With its famous safari zoo, house and gardens, it’s very easy to become absorbed by the many attractions Longleat has to offer. But if you want to get properly lost, be sure to enter the hedge maze, which is the biggest in Britain and comprises some 16,000 English yew trees. The objective is to reach the central observation tower. Surely navigating these paths should be a cinch for accomplished motorcaravanners!
Where to stay: Longleat Caravan Club Site is within a lion’s roar of the maze and the safari park.
ISLE OF WIGHT, HAMPSHIRE
There are so many great things to do and see on this island off the south coast, but for curiosity’s sake, why not head for St Catherine’s Oratory? It’s only a mile away from the popular amusement park of Blackgang Chine.
This stone structure, known locally as the Pepperpot, has been described as a medieval lighthouse but is in fact more likely to have been a bell tower or beacon. The accompanying Salt Pot is actually the stone base of a lighthouse that was begun in 1785 but never completed.
Where to stay: Downsview CL is a small campsite only a few miles away in the hamlet of Bierley, north of Niton.
EDEN PROJECT, CORNWALL
Nobody could mistake the glorious biomes housing the Eden Project, which are synonymous with the Cornish landscape. So it’s amazing to think that only 25 years ago, the area was just a hole in the ground – the remains of a china clay pit.
In that time, it has grown into the largest rainforest in captivity, housing stunning plants and hosting live events. It’s now become one of the county’s most popular tourist attractions, with everything from a Rainforest Canopy Walkway to England’s longest zip-line.
Where to stay: Doubletrees Farm Caravan and Campsite is just a short hop from the Eden Project.
LEWES, EAST SUSSEX
The county town of Lewes is perhaps best known for its elaborate 5 November celebrations, when Bonfire Societies from across Sussex join together to turn the town red with fire. Usually, this is a far more peaceful place, with the characterful Cliffe High Street, Lewes Castle and Anne of Cleves house among the most popular attractions. Opera buffs are within easy reach of Glyndebourne, while the South Downs await walkers of all levels of ability.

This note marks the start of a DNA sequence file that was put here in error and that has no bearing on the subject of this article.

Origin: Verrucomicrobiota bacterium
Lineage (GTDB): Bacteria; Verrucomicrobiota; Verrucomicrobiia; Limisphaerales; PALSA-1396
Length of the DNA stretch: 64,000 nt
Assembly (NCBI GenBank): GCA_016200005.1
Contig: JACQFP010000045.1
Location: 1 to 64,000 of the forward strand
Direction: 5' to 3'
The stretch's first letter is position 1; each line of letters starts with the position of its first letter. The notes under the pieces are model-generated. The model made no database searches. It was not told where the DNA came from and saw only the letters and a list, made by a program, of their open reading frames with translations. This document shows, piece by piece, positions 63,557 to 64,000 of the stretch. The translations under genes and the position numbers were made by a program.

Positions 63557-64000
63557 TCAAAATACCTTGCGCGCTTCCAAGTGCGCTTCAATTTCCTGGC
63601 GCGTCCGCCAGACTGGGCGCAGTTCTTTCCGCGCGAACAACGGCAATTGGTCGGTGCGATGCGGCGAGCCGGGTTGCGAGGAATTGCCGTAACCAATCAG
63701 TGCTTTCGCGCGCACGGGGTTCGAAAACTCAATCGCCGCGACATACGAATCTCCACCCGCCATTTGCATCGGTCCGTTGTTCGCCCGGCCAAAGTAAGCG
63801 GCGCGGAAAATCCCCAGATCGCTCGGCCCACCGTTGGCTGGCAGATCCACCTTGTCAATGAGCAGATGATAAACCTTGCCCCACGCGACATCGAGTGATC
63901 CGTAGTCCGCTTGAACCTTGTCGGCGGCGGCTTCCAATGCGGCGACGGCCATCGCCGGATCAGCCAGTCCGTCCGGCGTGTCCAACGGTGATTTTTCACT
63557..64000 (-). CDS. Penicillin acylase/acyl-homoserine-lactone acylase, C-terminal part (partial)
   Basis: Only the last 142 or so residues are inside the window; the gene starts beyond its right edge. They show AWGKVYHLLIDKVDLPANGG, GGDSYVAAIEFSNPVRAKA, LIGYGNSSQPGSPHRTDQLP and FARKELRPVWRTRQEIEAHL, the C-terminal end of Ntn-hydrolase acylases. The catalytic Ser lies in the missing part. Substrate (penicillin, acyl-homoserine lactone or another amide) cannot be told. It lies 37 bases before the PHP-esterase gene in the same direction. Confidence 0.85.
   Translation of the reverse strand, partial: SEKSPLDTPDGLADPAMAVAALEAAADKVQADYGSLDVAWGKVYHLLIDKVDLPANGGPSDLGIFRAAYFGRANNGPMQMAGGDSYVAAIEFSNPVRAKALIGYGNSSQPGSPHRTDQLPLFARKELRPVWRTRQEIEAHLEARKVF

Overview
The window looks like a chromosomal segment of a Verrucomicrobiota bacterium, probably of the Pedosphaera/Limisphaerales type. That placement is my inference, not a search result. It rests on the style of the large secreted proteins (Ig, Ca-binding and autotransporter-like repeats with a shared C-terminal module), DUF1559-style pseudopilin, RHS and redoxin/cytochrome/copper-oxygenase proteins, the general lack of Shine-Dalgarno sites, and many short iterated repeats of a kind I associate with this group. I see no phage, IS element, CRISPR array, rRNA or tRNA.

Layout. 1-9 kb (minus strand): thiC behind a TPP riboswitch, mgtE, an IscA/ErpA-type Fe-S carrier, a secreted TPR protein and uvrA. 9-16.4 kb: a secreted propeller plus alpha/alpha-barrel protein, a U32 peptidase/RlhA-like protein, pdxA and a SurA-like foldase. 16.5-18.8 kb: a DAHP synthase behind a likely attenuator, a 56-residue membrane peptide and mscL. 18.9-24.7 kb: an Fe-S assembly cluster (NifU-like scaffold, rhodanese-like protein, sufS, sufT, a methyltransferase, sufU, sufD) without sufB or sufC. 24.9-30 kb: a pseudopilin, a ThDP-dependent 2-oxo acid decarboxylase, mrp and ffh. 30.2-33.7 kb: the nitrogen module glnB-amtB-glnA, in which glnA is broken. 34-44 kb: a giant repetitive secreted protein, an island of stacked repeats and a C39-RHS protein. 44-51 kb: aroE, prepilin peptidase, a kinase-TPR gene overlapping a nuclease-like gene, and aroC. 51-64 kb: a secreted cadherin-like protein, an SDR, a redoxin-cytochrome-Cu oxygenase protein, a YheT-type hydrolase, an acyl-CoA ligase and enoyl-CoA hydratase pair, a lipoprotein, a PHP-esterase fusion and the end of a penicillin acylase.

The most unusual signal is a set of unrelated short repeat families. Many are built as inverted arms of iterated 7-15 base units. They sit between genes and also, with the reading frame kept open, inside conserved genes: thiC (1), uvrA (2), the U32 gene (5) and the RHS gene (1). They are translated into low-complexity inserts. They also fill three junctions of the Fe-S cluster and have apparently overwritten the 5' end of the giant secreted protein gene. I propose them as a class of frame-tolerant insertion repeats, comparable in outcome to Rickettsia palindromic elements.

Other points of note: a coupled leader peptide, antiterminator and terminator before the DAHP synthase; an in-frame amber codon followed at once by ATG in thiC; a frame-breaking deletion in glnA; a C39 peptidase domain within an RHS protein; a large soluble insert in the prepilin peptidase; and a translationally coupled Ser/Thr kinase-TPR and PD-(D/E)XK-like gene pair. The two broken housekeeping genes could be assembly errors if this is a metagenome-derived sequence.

Where to stay: Horam Manor Country Park features in our Top 100 Sites Guide 2020 and is about 10 miles away, in nearby Heathfield.
HOLMFIRTH, WEST YORKSHIRE
An unassuming yet exquisitely pretty town just outside the Peak District National Park, Holmfirth achieved fame as the location of the popular BBC sitcom Last of the Summer Wine. These days, visitors flock to see the cobbled streets and quaint shops that so characterise this part of the world.
The surrounding countryside is suitably magnificent and there’s also the chance to take a peek inside Compo’s house, which is now home to an exhibition about the show.
Where to stay: Nearby Holme Valley Camping and Caravan Park sits on the edge of the Peak District and is surrounded by 16 beautiful acres of woodland and meadows.
LOCH NESS, SCOTLAND
Perhaps the quirkiest place in the whole UK – after all, it does have its own monster – Loch Ness is Britain’s largest loch by volume, containing more fresh water than all of the lakes in England and Wales combined. It’s also breathtakingly beautiful and packed with attractions and activities.
There are wonderful walks around the loch, and be sure to visit Urquhart Castle, dating from the 13th century. A boat trip us a must and, who knows, on a still morning as the mist parts, you might just spot a shadow on the water – Nessie?
Where to stay: Loch Ness Shores has direct access to the shoreline, and boats and kayaks are available for hire.